In his book The Singularity is Near,[x] Ray Kurzweil estimated that by 2045 we will reach what is known as “the singularity,” in which affordable artificial general intelligence - that is, AI that can successfully perform any intellectual task of a human being - will exceed the intelligence of the whole human race. There will be massive social consequences of reaching such a milestone. It is therefore imperative that leaders consider the impact on their businesses, their personal mindset, and the way their home life will operate in relation to their business life. After all, the question needs to be asked whether the Singularity will benefit society as a whole or simply increase inequality.

If we are only some thirty years away from the singularity, then the rate of change witnessed in the next five to ten years will be nothing short of astonishing. The impact of emerging technologies on all industries will become even more drastic than it already is and will continue to accelerate far beyond the pace we see today.

The digital space is not alone in experiencing a transformation of products and services. The physical world is also readying new technologies for “the prime time”. Robotics, nanomaterials and 3D printing are redefining the nature of physical products, complete manufacturing processes, and global supply chains.

While the levels of automation in manufacturing have continuously increased over the years, advanced robotics is giving automation another boost. Leveraging computer vision, new generations of robots can see what they do, learn quickly from humans, and self-adjust when completing tasks. Companies like Rethink Robotics[xi] and Universal Robots[xii] are actively installing such robots for their customers.

3D printing will lead to 100 percent automated manufacturing of parts and products. At the current cost point and materials availability, this technology is economical for product prototyping and individual parts printing in remote locations, but in ten years it will match the cost of industrial manufacturing even for small quantities of goods. Nike[xiii] and Adidas[xiv] have already deployed 3D-printing based on laser cutting techniques for smaller volumes of shoe production at regional sites.

Striking advances are also being made in the biological space.

Animal cloning is already an established business,[xv] so it is simply a matter of time before it is practically available for humans. Doctors are already 3D-printing 'living' human body parts.[xvi] Biologically aging organs can be replaced or repaired, extending life expectancy – and eventually making it possible to extend life indefinitely. This will have social and ethical implications as life expectancies increase, and an individual’s ability to perform tasks is extended (ie a 65-year-old performing tasks which ordinarily would be performed by a 40-year-old).

Meanwhile, advances in bionics will enable us to complement the human body with non-biological parts, further enhancing our physical abilities and blurring the lines between physical and biological matter. Eventually, we will be able to precisely recreate biological processes in digital form, analyse them, visualise them, and ultimately reproduce any biological entity from digital data. There will be an unprecedented impact across different industries.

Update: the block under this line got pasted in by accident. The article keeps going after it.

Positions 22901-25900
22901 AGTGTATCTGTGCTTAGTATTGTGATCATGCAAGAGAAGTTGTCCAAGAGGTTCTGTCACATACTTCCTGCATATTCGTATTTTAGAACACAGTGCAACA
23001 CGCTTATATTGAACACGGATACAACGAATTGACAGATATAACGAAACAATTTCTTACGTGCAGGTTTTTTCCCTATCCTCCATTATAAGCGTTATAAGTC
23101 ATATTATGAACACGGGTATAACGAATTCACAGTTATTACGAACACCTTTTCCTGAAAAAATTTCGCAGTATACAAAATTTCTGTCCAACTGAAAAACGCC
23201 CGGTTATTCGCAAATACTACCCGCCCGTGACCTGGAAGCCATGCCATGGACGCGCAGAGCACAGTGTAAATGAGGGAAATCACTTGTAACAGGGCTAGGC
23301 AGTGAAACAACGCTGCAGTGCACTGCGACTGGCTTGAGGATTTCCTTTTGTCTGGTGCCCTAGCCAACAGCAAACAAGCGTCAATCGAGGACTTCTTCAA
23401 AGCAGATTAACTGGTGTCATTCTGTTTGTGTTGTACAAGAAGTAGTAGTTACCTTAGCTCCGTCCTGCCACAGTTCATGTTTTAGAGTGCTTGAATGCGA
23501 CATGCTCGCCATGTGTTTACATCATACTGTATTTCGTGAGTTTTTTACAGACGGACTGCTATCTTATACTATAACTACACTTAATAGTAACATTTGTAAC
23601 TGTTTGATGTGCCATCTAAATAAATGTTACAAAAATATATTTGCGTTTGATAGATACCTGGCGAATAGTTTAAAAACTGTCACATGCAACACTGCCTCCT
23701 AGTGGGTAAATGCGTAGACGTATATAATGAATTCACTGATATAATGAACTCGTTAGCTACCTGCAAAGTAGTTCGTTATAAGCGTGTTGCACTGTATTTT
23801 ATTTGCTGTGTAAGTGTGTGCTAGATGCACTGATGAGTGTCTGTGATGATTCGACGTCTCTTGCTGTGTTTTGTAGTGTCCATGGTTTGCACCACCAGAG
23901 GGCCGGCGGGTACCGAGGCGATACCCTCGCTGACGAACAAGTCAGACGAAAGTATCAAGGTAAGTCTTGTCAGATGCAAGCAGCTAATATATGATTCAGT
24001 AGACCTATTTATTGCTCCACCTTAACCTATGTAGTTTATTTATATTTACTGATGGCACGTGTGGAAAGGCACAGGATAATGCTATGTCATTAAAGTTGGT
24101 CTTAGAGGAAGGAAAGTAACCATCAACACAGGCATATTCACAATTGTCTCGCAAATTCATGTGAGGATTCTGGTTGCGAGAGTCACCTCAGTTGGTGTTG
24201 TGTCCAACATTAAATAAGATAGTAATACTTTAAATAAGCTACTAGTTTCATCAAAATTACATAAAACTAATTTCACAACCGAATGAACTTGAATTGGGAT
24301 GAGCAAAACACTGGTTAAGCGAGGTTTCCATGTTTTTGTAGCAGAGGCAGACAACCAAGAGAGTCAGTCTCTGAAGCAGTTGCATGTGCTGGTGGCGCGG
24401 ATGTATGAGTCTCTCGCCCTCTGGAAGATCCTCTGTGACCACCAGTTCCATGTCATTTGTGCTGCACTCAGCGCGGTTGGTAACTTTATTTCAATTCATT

Leaders and policy makers need to consider the social impacts of blending bio-medical and AI technologies with humans. However, this should also be pragmatically driven, so innovation continues to further advance humanity.

End notes

[i] Schwab, K., 2017.The Fourth Industrial Revolution. Penguin Books Ltd. pp 1.

[ii] Davis, N., 2016. What is the fourth industrial revolution? Viewed 9 October 2017. Available at:

[iii] Harris, D., 2015. Microsoft says its new computer vision system can outperform humans. Viewed 10 October 2017. Available at:

[iv] ImageNet, 2015. ImageNet Large Scale Visual Recognition Competition (ILSVRC). Viewed 10 October 2017. Available at:

[v] Tung, L., 2017. IBM vs Microsoft: 'Human parity' speech recognition record changes hands again. Viewed 12 October 2017. Available at:

[vi] Muoio, D., 2017. Tesla's new Autopilot is getting a big update this weekend — here's everything you need to know.  Viewed 15 October. Available at:

[vii] Kurzweil, R., 2006. The Singularity Is Near: When Humans Transcend Biology. Penguin Putnam Inc. pp 62.

[viii] International Telecommunication Union (ITU), 2018. Internet of Things Global Standards Initiative. Viewed 20 October 2017. Available at:’

[ix] Nordrum, A., 2016. Popular Internet of Things Forecast of 50 Billion Devices by 2020 Is Outdated. Viewed 20 October 2017. Available at:

[x] Kurzweil, R., 2006. The Singularity Is Near: When Humans Transcend Biology. Penguin Putnam Inc. pp 136.

[xi] Kellner, T., 2016. Rethink Robotics is Freeing Robots from Their Cages. Viewed 23 October 2017. Available at:

[xii] Guizzo, E., 2015. Universal Robots Wants to Conquer the Universe (of Robotic Arms). Viewed 23 October 2017. Available at:

[xiii] Nike Inc., 2015. Nike's Manufacturing Revolution Accelerated by New Partnership with Flex. Viewed 23 October 2017. Available at:

[xiv] Adidas, n.d., Adidas and the future of manufacturing. Viewed 23 October 2017. Available at:

[xv] Popescu, A., 2017. Horse Clones Start Heading to the Races. Viewed 24 October 2017. Available at:

[xvi] Kang, H., Lee, S.J., Ko, I.K., Kengla, C., Yoo, J.J., Atala, A., 2017. A 3D bioprinting system to produce human-scale tissue constructs with structural integrity. Viewed 26 October 2017. Available at: